When English Speakers Actually Say “Whom”

“Whom.” 

It’s one of those things you learned in English class but rarely hear in real life. Yet, just when you least expect it, “whom” appears out of nowhere.

When and why do people say “whom”? Using data on spoken and written English, we’ll show when English speakers most often use it – even in informal settings – and when you might want to consider using it too.

1. Quantity Word + “Of Whom”

Based on our research, “whom” is most often used in phrases like “all of whom,” “each of whom,” “either of whom,” etc. Here are some examples of this from our news site:

  • A study on video games “looked at 3,274 people, all of whom were over 18 years old.”
  • “The Faroe Islands are home to 50,000 people, most of whom live in Torshavn, the capital city.”
  • A giraffe named “Forest” is “much taller than the two other giraffes at the zoo, both of whom are female.”
  • A woman in Poland gave birth to six babies, “four of whom are girls.”

But how do we know that this is the most common usage ? Well, we searched through this library of American English from the past twenty years and found that “of” is, by far, the word that most often appears next to “whom.”

Then, we looked at examples from that library and also around the web and found that, most of the time, the prepositional phrase “of whom” came after a quantity-related word.

The cool thing is, “[quantity] + of whom” is also quite common in informal speech. For example, we searched through this library of TV show scripts from the six English-speaking countries, and found nearly 1200 instances of “of whom,” most of which come after a quantity-related word. Here are two examples:

  • I have three sons, each of whom is the center of his own universe. (Home Improvement)
  • He just wants to do a good job, unlike these two, one of whom forgot to wear shoes. (Man Up!)

So when you hear someone say “whom,” chances are, they’re using it in the structure “[quantity] + of whom”!

2. Preposition + “Whom”

The second most common way “whom” is used is with prepositions in general. If you look back at the chart above, you’ll notice that besides “of,” there are other prepositions, such as “with,” “to,” and “for.” 

This isn’t a coincidence. These days, “whom” is almost always used after a preposition. In fact, a study found that American college students were likely to use “whom” after prepositions even when it was grammatically incorrect.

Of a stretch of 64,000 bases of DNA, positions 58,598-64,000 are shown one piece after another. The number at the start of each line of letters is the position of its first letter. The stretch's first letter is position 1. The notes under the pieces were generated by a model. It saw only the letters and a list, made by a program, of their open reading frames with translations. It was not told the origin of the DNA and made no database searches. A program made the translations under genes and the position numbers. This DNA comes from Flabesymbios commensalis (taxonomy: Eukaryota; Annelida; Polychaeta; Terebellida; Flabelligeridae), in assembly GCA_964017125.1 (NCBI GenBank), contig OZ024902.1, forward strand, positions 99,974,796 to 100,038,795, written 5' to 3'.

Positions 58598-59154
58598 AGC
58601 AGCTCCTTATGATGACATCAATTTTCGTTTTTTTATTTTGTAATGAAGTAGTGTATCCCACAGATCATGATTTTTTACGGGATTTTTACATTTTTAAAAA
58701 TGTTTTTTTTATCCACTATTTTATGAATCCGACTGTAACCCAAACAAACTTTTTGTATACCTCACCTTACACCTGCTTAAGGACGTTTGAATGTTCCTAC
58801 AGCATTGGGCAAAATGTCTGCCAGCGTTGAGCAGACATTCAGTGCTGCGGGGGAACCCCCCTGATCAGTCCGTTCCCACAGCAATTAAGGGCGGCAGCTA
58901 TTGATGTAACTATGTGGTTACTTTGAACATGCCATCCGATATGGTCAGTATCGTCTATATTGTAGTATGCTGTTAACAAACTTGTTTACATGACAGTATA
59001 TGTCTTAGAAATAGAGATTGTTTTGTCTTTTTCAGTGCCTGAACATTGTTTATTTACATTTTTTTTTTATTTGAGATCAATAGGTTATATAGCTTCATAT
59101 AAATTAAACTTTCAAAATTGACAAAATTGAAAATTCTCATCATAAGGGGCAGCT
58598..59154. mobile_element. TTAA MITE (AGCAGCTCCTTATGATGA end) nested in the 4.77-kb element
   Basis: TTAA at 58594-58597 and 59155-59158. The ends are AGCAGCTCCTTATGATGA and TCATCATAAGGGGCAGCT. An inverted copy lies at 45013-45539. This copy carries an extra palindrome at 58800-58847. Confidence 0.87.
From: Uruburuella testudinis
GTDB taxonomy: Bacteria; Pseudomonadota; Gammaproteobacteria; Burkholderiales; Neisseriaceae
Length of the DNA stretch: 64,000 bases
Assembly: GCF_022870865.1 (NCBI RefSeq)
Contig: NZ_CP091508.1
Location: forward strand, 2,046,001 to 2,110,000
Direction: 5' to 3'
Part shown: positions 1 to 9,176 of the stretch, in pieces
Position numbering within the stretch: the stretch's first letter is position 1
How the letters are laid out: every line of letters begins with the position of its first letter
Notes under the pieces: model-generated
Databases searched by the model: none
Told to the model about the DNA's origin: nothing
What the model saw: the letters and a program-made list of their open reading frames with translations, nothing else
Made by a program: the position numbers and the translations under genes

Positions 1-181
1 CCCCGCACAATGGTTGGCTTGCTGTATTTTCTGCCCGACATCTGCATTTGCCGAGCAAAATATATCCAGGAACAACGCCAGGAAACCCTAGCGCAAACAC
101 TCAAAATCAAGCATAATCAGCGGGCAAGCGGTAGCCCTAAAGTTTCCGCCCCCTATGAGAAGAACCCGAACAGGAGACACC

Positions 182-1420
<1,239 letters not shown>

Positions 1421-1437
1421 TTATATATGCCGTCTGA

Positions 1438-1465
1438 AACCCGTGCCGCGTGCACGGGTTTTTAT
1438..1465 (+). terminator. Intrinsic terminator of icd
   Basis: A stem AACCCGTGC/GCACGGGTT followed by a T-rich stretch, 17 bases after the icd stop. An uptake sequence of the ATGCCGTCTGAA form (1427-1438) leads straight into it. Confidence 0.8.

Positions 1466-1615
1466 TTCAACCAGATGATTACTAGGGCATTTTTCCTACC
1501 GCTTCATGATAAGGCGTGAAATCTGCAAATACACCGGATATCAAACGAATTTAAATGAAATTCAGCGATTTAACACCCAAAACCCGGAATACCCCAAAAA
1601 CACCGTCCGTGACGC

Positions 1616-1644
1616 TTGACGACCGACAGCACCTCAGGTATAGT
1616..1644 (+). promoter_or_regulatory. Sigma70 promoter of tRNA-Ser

Here are some examples from the internal emails of a US company (made public after a scandal):

  • Please let me know with whom I should work to gather this information.
  • To whom should Ken send this letter?

“[Preposition] + whom” is used in formal and informal English. For example, below are some people having an informal conversation about creativity. You’ll notice one of them uses the phrase “with whom”:

3. “To Whom It May Concern”

Finally, a specific instance of “[preposition] + whom” that we should mention is the formal greeting, “To whom it may concern.” 

This expression means “To whoever might care about this message,” and is used at the start of emails and letters. For example, if you are applying for a job and don’t know know the name of the recipient, you can use “To whom it may concern.”

Interestingly, this phrase has taken on a new life on the internet, where it has become a way to greet strangers online before telling them something they might not want to hear. The expression has even become an acronym: “TWIMC.”

“Whom” or “Who”?

So far, we’ve covered three common situations where English speakers actually use the word “whom.” You might be wondering if it’s possible to replace “whom” with “who” in these cases.  

In “To whom it may concern,” replacing “whom” with “who” would sound unnatural, since the phrase is a fixed expression. But what about in the other two cases?

1. Quantity + “Of Whom”

“Whom” in this case cannot be replaced with “who.” In fact, Lexico.com (a website run by Oxford University Press) calls this the “obligatory whom.”

✕ I have three sons, each of who is the center of his own universe.
✕ A woman in Poland gave birth to six babies, four of who were girls.

However, “whom” here can be replaced with another word – “them” – as long as the rest of the sentence is rephrased without the verb “to be.”

  • I have three sons, each of them the center of his own universe.
  • A woman in Poland gave birth to six babies, four of them girls.

2. Preposition + “Whom”

Sentences that use the “[preposition] + whom” structure can be rephrased with “who” as long as the preposition is moved after the verb (or the object of the verb).

  • Please let me know who I should work with to gather this information.
  • Who should Ken send this letter to?

In fact, “who … [preposition]” is more common than its whom counterpart in both informal and formal English. However, “[preposition] + whom” is still often used in informal contexts, because, well, English speakers sometimes think it flows better!

Final Word of Advice

We hope you now have a better idea of when the word “whom” is actually used. As a final tip, just remember that “whom” is almost always used after a preposition in modern English.

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